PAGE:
New Sheriff, New Supe, First Female DA Take Office

by Martha Sadler

County-Swear-in.jpgThe largest swearing-in ceremony in
recent local history took place Tuesday morning in a packed county
boardroom, where newly elected District Attorney Christie Stanley,
Sheriff Bill Brown, 2nd District Supervisor Janet Wolf, and 11
reelected incumbents raised their right hands and swore to protect
the U.S. Constitution amid pomp, ceremony, and high spirits.
Following the UCSB Surfrider Battalion’s presentation of the colors
with military precision, 3rd District Supervisor Brooks Firestone
and the rest of the Santa Barbara Choral Society rendered “This Is
My Song” and “America the Beautiful,” with Firestone singing bass.
The 14 local officials elected in November took the oath of office
from Superior Court Judge Denise de Bellefeuille; former California
governor Pete Wilson then delivered an almost half-hour keynote
address in which he mostly praised local government and decried
unfunded federal mandates — a tune he has carried throughout his
career. Only once did he refer to Santa Barbara as San Diego, the
city where he once served as mayor.

Wilson is a personal friend of Brooks Firestone, who was
responsible for choosing the speaker. Past speakers — who have run
the gamut from a cowboy poet to a Nobel Prize-winning
physicist — have been selected by county staff and have not had
such a partisan flavor, but Firestone was interested in planning
the event and carried a certain amount of privilege as the Board of
Supervisors’ new chair. One of Wilson’s claims to fame was his
championing of Proposition 187, the voter initiative that passed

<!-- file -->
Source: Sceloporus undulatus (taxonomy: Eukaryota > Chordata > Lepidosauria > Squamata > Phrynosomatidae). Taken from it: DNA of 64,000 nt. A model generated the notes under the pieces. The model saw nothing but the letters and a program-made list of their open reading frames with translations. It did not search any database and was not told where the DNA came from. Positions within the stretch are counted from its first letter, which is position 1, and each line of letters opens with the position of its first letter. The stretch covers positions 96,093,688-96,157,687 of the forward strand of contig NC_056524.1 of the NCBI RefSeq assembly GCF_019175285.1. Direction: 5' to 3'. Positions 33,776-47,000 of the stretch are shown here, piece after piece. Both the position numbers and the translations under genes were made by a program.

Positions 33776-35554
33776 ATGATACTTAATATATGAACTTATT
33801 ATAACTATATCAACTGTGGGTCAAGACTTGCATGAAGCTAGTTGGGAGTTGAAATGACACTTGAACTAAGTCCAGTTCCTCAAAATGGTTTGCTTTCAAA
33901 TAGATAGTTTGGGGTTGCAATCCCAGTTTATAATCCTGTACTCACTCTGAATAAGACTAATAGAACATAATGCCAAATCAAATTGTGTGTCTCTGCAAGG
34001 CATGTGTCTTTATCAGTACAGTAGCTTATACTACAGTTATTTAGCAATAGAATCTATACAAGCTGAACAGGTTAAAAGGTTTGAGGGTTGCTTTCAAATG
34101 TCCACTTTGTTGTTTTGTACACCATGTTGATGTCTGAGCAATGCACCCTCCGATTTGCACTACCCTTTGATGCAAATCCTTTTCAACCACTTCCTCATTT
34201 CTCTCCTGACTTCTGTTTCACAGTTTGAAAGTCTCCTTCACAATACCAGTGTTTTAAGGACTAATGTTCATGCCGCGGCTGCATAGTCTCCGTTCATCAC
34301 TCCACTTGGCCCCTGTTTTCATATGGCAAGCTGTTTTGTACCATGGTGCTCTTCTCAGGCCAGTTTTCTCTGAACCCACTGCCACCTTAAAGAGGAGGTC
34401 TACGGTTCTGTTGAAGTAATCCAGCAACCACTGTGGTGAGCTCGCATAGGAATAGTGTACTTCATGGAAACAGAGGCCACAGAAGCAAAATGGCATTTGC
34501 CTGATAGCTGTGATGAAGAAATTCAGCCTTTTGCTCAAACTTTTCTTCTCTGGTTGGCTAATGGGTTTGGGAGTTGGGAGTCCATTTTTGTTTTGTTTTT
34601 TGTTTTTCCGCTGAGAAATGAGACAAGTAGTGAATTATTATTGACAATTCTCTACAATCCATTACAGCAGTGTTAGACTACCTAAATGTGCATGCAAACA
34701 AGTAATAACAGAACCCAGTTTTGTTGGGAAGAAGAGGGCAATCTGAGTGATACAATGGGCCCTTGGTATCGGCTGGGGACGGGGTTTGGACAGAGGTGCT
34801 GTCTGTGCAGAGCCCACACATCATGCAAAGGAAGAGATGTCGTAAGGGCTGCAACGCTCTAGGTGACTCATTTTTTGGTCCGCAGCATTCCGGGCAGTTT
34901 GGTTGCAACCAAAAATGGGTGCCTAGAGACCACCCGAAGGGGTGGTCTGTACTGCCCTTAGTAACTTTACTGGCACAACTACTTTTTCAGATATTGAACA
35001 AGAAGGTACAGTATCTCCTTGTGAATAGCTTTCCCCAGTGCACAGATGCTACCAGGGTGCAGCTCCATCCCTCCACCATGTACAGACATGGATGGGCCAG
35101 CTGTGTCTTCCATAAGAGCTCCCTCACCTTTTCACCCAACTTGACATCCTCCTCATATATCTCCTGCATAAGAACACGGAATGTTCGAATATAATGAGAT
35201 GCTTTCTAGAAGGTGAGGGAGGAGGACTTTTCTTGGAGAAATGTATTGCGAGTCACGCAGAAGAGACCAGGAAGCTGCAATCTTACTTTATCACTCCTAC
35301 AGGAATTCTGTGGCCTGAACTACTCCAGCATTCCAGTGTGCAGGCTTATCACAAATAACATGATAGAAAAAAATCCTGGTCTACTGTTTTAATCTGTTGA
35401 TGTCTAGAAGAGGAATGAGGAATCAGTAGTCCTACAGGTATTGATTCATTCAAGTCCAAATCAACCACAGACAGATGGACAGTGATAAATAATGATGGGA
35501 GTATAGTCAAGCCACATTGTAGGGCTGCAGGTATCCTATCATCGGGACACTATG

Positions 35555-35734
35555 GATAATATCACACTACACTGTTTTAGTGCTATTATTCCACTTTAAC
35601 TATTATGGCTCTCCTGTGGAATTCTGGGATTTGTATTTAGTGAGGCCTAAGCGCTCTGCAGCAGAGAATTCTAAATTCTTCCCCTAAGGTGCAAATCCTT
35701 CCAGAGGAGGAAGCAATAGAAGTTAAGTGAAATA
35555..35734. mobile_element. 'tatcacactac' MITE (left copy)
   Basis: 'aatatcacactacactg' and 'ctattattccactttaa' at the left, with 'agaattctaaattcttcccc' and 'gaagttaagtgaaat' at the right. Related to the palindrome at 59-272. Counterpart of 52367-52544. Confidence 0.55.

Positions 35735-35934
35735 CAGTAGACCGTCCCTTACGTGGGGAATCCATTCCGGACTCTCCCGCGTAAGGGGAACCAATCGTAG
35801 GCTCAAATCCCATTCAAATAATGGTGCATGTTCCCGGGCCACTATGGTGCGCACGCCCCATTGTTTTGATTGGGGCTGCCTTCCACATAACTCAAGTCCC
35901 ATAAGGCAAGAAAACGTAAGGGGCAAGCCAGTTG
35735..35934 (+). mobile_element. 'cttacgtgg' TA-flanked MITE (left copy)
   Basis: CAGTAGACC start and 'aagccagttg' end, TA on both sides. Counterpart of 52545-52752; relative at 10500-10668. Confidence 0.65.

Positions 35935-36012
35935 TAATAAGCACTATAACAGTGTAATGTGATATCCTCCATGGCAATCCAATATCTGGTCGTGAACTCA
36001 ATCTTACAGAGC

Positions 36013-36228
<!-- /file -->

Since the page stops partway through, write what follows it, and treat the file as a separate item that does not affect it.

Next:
overwhelmingly and would have barred illegal immigrants from
receiving public education and other services had it not been
overturned in federal court. Given Firestone’s locking of horns
this year with proponents of tenants’ and immigrants’ rights, some
observers wondered if Wilson’s presence wasn’t a poke in the eye to
his Isla Vista and UCSB constituents, who fought to stop the mass
evictions from the Cedarwood Apartments.

When the neophyte Wolf and her new colleagues finally mounted
the dais and outgoing chair Joni Gray — vivid, brisk, and
bossy — handed over the gavel to Firestone, the sense of goodwill
and celebration was clearly carrying the day. It was hard to coax a
discouraging word even from the public interest environmental
lawyers. They are gloved and ready to resume boxing next week,
though, over agricultural land-use rules and the fate of the
Gaviota coast — critical issues on which Firestone now has the
gavel as well as the swing vote.

Later in the day, Sheriff Bill Brown again took the oath, this
time before a huge crowd of law enforcement officers and their
families at the Earl Warren Showgrounds at an event jointly hosted
by the Service Employees International Union (SEIU) — which
endorsed Brown during the election — and the Deputy Sheriff’s
Association — which didn’t. The pomp and circumstance were again
pronounced, with a conspicuous display of highly polished
vehicles — including the forensics van — and one deputy on
horseback. (Three mounted deputies had been expected, but the two
who never made it out of the parking lot sparked rumors that they
were Jim Anderson loyalists commemorating the defeated sheriff’s
support for the equine division.) By the end of the ceremonies,
however, Brown seemed to have dissipated most of the tension
remaining from a bruising campaign. He had his pastor onstage to
preach about leadership, Judge James Iwasko to roast him, and his
wife and children to pin the bars and stars on his collar. Brown
also re-swore Undersheriff — and Anderson appointee — Ken Shemwell,
a 26-year department veteran well-known and trusted by

But the most disarming part of the presentation, ironically, was
Brown’s own long speech. It consisted of a story about a British
officer in the colonial Indian police force — a charming true tale
that Brown researched and wrote himself — which described “men of
rare character and valor” facing criminals who were “determined to
sell their lives dearly.” It was a crowd-pleasing bedtime story
that could have come straight out of Boy’s Life, the moral being
that law enforcement is a “unique and universal brotherhood and
sisterhood.” SEIU organizer Walt Hamilton’s quip perhaps sums it
up: “Today you’re being sworn in,” he said to Brown, “but tomorrow
you’ll be sworn at.”


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